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maybe hypothetical question
#11
Hmmm... odd enough to warrant a trip to your sleep doc to get his opinion on this, I must admit. The part that I wonder about is exactly where you are in your sleep cycle in the non - drugged state as opposed to the drugged state. Without an EEG it is hard to ascertain from this chart. By the way, the CA events there are Clear Airway events, not necessarily Central Apnoeas, although we tend to associate it with them - various other breathing disruptions, including skipped breathing and slow breathing will be interpreted as clear airway events (being a long time skip breather due to having been a diver, I know this to be a major problem with me - I will breath deep, hold it for nearly a second breath and then let it out, or pass a long time after the outbreath before inhaling again - both are interpreted as clear airway events).

Either way, this does indicate that you need to be examined further as to why you cannot achieve a stable sleep state without the drugs.
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#12
having to wait for a titration, neither my sleep doc or the DME I use like the machine data, or the fact that I view it...trying to find more open doc, but few and far between in my town...

Thanks for the reply Doc...

Storywizard
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#13
Nothing wrong in you reading your own data, so long as you can make sense of it, which is what we are here to help with. Would have been better had you led with that chart, btw, might have saved a few discussions. But to be clear, the medication on its own would not stop Central Apnoeas in and of themselves. The question is what is going on in your case..... It might be a good argument for a bi-level machine, but to be honest, this has to be done by further studies - an off the cuff diagnosis on this site is worth exactly what you paid for - nothing. Get thee to thy healer.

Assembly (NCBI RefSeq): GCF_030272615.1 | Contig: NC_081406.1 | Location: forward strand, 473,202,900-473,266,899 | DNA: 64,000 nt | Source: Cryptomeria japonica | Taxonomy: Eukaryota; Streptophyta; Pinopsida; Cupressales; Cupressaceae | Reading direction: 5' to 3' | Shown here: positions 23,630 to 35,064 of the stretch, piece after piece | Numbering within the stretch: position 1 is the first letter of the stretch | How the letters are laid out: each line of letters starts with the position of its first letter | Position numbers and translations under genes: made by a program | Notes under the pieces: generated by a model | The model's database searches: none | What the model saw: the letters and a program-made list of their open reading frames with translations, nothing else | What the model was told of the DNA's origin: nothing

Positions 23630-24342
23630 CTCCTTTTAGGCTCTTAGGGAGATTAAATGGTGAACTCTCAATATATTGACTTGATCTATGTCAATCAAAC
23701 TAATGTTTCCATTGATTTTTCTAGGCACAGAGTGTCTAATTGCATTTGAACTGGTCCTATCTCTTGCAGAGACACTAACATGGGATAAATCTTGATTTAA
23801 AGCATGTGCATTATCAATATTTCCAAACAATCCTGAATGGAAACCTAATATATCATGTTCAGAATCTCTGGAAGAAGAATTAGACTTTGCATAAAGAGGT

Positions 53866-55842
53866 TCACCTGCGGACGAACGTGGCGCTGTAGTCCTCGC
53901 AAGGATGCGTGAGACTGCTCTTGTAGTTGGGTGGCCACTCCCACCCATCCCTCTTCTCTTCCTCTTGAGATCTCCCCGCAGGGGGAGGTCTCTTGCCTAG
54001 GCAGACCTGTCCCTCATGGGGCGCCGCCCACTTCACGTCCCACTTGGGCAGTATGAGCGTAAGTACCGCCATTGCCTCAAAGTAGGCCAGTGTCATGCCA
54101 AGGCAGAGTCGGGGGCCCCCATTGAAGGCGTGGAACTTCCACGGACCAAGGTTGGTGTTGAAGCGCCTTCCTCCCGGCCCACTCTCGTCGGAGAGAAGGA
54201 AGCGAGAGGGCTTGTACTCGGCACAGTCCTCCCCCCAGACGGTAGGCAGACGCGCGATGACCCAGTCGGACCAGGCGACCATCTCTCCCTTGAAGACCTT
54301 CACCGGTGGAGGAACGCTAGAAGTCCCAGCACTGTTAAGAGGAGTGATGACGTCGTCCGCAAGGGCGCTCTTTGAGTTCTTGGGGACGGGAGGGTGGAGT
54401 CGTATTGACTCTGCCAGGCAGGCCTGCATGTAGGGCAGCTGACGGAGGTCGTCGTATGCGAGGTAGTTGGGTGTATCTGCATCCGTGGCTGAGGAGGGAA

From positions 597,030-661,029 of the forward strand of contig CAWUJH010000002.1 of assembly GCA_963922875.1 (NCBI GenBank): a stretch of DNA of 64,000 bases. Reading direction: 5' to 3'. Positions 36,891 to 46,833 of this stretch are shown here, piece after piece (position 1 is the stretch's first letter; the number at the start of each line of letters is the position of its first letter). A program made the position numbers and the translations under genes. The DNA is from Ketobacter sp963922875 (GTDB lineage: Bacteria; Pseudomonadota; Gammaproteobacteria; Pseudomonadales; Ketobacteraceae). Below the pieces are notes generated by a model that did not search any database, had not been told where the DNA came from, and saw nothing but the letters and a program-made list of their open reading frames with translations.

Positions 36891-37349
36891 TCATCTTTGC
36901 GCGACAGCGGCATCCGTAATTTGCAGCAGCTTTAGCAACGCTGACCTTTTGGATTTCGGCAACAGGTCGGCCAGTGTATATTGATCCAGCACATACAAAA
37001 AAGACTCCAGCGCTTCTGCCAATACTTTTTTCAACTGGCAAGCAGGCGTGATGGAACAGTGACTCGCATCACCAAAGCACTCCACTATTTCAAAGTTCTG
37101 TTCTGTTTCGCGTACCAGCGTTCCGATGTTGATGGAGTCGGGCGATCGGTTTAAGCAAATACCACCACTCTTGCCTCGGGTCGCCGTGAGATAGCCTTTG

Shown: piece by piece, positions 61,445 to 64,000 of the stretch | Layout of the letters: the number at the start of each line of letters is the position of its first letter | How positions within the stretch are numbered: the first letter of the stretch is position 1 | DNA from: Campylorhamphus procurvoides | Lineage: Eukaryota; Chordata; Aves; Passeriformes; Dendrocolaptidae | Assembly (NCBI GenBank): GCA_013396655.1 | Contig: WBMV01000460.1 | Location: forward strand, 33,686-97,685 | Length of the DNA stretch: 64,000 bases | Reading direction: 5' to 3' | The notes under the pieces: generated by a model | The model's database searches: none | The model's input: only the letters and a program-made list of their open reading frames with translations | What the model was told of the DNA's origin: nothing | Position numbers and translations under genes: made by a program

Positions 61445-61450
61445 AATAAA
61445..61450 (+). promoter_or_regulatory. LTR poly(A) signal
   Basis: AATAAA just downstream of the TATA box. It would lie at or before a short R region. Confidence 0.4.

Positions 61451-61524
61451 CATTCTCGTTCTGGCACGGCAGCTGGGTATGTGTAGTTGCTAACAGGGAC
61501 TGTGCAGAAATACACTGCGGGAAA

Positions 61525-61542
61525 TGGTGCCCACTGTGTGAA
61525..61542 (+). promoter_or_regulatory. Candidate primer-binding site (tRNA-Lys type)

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#14
Doc wrote:
"Get thee to thy healer"

will do as soon as I can...

Storywizard
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#15
This looks like the issue I have...

http://www.ab.lung.ca/sitewyze/files/Con...somnia.pdf

Storywizard
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#16
Could be - comorbid relationships like this are pretty common - mostly it is a fear factor - the body knows that it will be strangled if you sleep,so it tries to prevent sleep. Once the therapy takes old, it disappears - there is a body learning curve with this therapy and it takes time - months to a year before the body fully settles into the new routine. However, you still need a proper titration and I would guess a mask refit before jumping to any conclusions.
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#17
Hey Story, how comfortable do you feel with the mask on? If you are having insomnia related to natural apprehension about the mask there are some tricks to get more used to it. Maybe because I scuba dive I was relaxed about mask use when I started. I still did not like it and it took time to get used to.

Maybe wear the head gear around the house while on the computer for a few hours each day. (slip the pillows down to your chin or neck) You may need to desensitize your body parts that are in contact with it. Get those neurons fired during the day when your brain can say-"ok, thanks, disregard" and then it will react less at night and accept this new touch sensation as normal.

I had hand surgery last fall and the area was hypersensitive. I had to consciously train the neurons in the area to "chillax". It was like resetting "normal" in a self-adapting sensor. I don't recommend you use Emla cream on your nose though!
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#18
Hi Trailrider...

my insomnia started when I was a child, I just never connected poor sleep quality to anything..The pressure from the machine is what
makes it worse, slowly working on that...

thanks for the reply...:-)

Storywizard
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#19
Have you tried your EPR to 3? I like that setting myself.
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#20
(04-28-2015, 06:27 PM)trailrider Wrote: Have you tried your EPR to 3? I like that setting myself.

I just use the EPR on ramp, it's at 3, do you think I should try it all night??

Storywizard

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